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Your questions answered about snowy weather preparations

Today is an extreme travel day and our transit system hasn’t escaped the impact of the snow.

We’re receiving a high volume of enquiries about transit conditions, so we have compiled a list of frequently asked questions by you, our customers, on social media.

Don’t forget! Sign up for Transit Alerts [1] to be notified about updates, changes, and disruptions to the transit services you take:

Q: How’s SkyTrain preparing?

A: SkyTrain Attendants are onboard all trains monitoring the tracks to improve reliability on the system by limiting emergency braking triggered by heavy snowfall. We also run trains throughout the night to keep the tracks clear and used a special train to spray de-icer on the power rails. On the Millennium Line, we’re operating four-car trains instead of the usual two-car trains to increase capacity, but that will mean longer than usual waits for customers.

Q: What’s causing the SkyTrain doors to freeze?

A: Doors are becoming stuck as snow melts and refreezes. Several cars require maintenance before they can be safely used again and are returned to the yard. There are fewer cars available for use, meaning less capacity for customers.

Q: And what about the bus network?

Where we can, we’re switching out our longer, bendy buses for regular-sized buses, which are more agile in snowy weather. A special truck’s coating the entire 300-km trolley network with de-icing liquid to prevent the trolley wires from freezing.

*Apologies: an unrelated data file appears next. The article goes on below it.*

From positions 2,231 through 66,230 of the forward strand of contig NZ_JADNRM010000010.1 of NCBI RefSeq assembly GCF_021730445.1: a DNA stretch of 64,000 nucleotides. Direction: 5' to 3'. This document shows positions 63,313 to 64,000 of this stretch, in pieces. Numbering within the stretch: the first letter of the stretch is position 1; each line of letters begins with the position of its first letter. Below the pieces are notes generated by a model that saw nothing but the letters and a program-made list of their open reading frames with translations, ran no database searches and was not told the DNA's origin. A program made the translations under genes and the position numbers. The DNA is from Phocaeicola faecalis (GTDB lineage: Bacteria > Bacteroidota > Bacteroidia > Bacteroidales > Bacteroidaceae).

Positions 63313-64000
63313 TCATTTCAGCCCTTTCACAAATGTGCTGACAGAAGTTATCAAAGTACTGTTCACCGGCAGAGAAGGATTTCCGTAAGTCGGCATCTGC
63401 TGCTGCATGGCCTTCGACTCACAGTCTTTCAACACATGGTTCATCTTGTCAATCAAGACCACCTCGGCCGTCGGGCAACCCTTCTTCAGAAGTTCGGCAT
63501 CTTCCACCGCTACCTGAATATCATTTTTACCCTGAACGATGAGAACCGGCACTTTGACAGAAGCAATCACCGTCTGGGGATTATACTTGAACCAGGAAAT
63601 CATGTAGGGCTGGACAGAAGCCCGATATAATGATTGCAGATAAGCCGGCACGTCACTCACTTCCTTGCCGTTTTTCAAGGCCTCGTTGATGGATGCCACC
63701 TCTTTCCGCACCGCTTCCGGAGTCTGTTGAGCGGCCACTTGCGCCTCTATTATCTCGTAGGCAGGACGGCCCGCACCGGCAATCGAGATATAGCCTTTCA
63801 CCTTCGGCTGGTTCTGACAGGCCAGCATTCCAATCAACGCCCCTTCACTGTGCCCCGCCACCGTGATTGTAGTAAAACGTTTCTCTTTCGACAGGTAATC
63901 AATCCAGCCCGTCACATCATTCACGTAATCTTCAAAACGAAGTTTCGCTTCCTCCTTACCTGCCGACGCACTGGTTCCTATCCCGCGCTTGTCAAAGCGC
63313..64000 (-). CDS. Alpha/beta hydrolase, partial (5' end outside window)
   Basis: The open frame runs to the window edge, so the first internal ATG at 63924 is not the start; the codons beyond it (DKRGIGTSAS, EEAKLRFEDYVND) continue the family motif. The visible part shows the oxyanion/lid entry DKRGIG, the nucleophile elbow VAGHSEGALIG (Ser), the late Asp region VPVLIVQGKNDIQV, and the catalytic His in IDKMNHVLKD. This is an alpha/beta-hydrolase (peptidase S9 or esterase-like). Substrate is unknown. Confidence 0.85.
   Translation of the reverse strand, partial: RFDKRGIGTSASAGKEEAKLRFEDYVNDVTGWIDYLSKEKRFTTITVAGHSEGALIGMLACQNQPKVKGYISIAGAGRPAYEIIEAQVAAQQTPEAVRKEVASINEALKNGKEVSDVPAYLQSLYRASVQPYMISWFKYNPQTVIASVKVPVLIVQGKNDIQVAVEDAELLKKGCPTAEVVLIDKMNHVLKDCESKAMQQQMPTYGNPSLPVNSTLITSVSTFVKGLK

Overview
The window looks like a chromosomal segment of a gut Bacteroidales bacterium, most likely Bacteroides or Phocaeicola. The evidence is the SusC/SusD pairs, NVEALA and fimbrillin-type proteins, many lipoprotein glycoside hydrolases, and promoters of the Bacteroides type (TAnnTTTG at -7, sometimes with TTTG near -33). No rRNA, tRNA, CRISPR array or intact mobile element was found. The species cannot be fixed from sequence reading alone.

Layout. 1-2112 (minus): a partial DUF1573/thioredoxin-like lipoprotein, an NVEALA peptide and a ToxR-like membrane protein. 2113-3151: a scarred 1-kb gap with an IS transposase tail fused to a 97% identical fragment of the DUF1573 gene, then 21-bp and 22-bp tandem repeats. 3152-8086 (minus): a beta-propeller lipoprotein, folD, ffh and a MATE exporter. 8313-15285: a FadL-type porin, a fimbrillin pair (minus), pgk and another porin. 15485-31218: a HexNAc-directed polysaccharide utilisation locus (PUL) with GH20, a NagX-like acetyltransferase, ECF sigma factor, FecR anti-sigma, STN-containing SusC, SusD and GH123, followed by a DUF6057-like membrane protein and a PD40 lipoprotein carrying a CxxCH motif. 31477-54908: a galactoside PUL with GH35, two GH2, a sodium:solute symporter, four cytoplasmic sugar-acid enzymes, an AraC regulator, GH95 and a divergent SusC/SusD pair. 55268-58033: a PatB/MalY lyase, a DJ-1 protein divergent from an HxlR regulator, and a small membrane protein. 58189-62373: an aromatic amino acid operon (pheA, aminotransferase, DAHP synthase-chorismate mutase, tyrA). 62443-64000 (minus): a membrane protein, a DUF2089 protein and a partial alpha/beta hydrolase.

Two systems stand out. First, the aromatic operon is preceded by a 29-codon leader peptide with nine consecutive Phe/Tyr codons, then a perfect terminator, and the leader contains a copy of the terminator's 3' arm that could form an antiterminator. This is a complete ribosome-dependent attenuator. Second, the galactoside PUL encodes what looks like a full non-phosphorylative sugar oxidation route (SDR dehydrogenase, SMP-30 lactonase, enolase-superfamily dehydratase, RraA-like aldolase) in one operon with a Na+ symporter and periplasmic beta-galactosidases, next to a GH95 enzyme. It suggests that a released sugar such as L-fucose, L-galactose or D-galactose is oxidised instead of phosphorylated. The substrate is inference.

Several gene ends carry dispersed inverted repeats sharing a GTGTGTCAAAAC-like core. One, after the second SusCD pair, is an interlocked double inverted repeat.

Q: What’s TransLink doing to keep customers informed?

A: There’s a designated “snow desk” at our Transit Communications Centre, which is like air traffic control for buses, that’s monitoring bus routes and road conditions. Our Customer Information team is sharing updates as quickly and accurately as possible to Transit Alerts and our Twitter account.

Here are the resources available to you to stay up-to-date:

As you can imagine, we’re receiving a higher than usual volumes of tweets and calls, so please be patient.

Q: When and how are you using tire socks for the buses?

A: As needed, we’re using them on buses on Burnaby Mountain and on key North Shore routes where hills and traction are an issue. Tire socks come in handy when the bus needs to move out of a bus stop or come over the hills. Being highly specialized tools, installing them requires staff at either end of the route. Staff also need a large, safe place to install them, as well as checks and maintenance every couple of kilometers. These requirements constrain when and how snow socks can be used.

Q: Do buses use snow tires?

A: Our buses use snow-rated, all-weather tires that was recommended by our tire manufacturer. These tires provide the best traction possible in the sort of conditions we typically see during winter – wet snow. They carry a 3PMSF rating, which goes above and beyond the M+S rating that’s more common.

Q: Why are buses getting stuck when it snows?

A: While we closely with the provincial government and municipalities to ensure bus routes are plowed, this doesn’t always happen right away. Our bus service can only be reliable if roads are adequately plowed, salted and sanded.

Our Snow Desk keeps in contact with municipalities and we work together to ensure roads are cleared as quickly as possible. Transit Supervisors are also out assisting buses with shovels, sand and salt.

Q: So, why not snow tires?

A: Our buses use the best tires for our local conditions. It is not likely snow tires would improve bus performance in the type of snow we typically see in Metro Vancouver.

 

We’d like to thank our customers for your patience while we’ve been trying our best to get you where you are going.

Have a question that we didn’t cover? Ask in the comments and we’ll do our best to get you the answers.

Author: Anh Phan